Sunday, August 16, 2015

An academic theology argument against contemporary atheism

Atheism stands or falls on the merits.  To determine if atheism is properly justified we must consider the best available arguments that atheism is unjustified. Accordingly, atheists should know how today's theistic academic theologians argue that atheism is mistaken. Eric E. Hall is the assistant professor of theology and philosophy at Carroll College, a coeducational Catholic liberal arts school in Montana that prepares its students, 60% of who are Catholic, for various careers, including priesthood, law, medicine, engineering, and teaching.  I thank Professor Hall for providing us with an article Gimme that old-time atheism [Helena Independent Record, August 15, 2015] that begins confidently with this assertion: "Most contemporary atheists get it wrong."

Professor Hall argues that "today’s atheism tends to stand on an absolutely self-contradictory claim: only that which can be seen can be known. (It’s a pseudo-scientific claim.)". Generalizations are, by definition, not confined to asserting only that which has already been directly observed.  Professor Hall points out that atheism is itself a generalization (it is not something that is seen).  So by rejecting generalization atheism is self-contradictory.  Is Professor Hall right? Is this a fatal flaw with a central premise of atheism?

Atheism is rooted in dismissing as probably false those factual conclusions that lack a logical connection to something that has been observed, particularly when our observations are instead logically connected to a contradictory factual conclusion.  There is a subtle but critical difference here with Professor Hall's straw-man mischaracterization of atheism's underlying premise.  Atheism affirms that we can indirectly infer from logical connection with observations while Professor Hall is mistakenly claiming that atheism denies this possibility.  Atheism is a best fit logical inference from our observations regarding how the universe functions (this is one of the reasons that I refer to my atheism as a belief).  Thus there is nothing here that is "self-contradictory" or "pseudo-scientific".  Scientific theories are similarly logical best fit with observation models and as such are also generalizations rooted in observations.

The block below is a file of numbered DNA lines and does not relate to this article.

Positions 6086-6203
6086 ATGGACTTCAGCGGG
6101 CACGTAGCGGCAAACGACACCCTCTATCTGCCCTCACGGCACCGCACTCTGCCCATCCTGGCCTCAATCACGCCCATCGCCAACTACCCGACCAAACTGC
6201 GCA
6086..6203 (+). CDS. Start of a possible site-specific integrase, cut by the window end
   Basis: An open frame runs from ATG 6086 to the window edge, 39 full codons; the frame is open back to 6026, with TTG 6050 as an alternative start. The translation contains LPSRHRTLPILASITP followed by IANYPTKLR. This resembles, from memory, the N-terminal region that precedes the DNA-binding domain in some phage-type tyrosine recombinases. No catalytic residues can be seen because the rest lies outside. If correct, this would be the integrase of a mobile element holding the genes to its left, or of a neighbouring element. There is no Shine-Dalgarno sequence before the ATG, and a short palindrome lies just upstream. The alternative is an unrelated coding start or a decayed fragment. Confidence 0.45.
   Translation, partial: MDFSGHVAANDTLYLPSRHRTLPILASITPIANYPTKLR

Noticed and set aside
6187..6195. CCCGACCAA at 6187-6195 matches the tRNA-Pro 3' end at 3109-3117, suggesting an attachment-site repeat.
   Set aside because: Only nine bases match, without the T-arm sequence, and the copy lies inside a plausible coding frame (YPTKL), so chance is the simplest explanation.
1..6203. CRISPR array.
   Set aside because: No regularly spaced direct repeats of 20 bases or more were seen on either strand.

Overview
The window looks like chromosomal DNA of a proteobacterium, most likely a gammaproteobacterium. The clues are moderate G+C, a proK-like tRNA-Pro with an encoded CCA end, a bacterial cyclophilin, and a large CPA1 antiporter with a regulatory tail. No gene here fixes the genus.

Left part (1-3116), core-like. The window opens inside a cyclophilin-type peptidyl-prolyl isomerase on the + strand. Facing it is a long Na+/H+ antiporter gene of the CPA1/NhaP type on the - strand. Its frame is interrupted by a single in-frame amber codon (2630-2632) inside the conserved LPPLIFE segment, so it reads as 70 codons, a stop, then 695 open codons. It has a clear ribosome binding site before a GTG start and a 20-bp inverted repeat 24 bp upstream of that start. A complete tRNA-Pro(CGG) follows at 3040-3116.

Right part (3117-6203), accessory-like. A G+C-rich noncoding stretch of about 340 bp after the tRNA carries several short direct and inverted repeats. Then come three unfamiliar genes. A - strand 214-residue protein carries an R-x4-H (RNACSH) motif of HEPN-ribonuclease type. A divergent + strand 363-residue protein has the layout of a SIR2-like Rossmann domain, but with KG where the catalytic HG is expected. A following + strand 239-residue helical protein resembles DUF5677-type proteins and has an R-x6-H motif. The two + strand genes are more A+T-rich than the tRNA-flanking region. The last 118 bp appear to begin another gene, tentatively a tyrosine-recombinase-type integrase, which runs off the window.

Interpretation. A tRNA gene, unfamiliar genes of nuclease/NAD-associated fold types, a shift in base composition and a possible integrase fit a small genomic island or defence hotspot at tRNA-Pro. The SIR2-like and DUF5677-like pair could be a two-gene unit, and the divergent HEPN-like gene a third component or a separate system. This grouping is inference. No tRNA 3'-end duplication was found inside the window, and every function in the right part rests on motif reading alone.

Metaphysical naturalism is a very broad generalization and there is no correspondingly broad consensus that metaphysical naturalism is true, therefore atheism is not a science textbook conclusion.  Yet atheists are employing an iterative inductive/deductive, empirical based, approach to try to distinguish fiction from fact. This is the same approach utilized by good plumbers, engineers, medical professionals, historians, philosophers, etc. This is the approach taken by infants when they opt to avoid walking over transparent floors that are suspended high above the ground as they develop an awareness of the risk of falling from experience (it takes more time to learn that the transparent floors are nevertheless safe).  We know that science is successful only when it employs naturalistic methods and reaches naturalistic conclusions. Therefore it is metaphysical supernaturalism, not metaphysical naturalism, that is the more self-contradictory and psuedo-scientific (and also presumptuous) belief.

It is no surprise that theistic academic theologians working at religious institutions, such as Professor Hall, prefer an "old time atheism" that focuses on existential angst because then they can promote theism as a form of therapy. Theists often elevate psychological and purely intellectual considerations over empirical considerations (and agnostics often prioritize what we do not know over acknowledging what the available empirical evidence communicates).  If this is the best that academic theologians can do in arguing that atheism is unjustified, and I believe that this is close to the best they can do, then they have little prospect of winning this argument.

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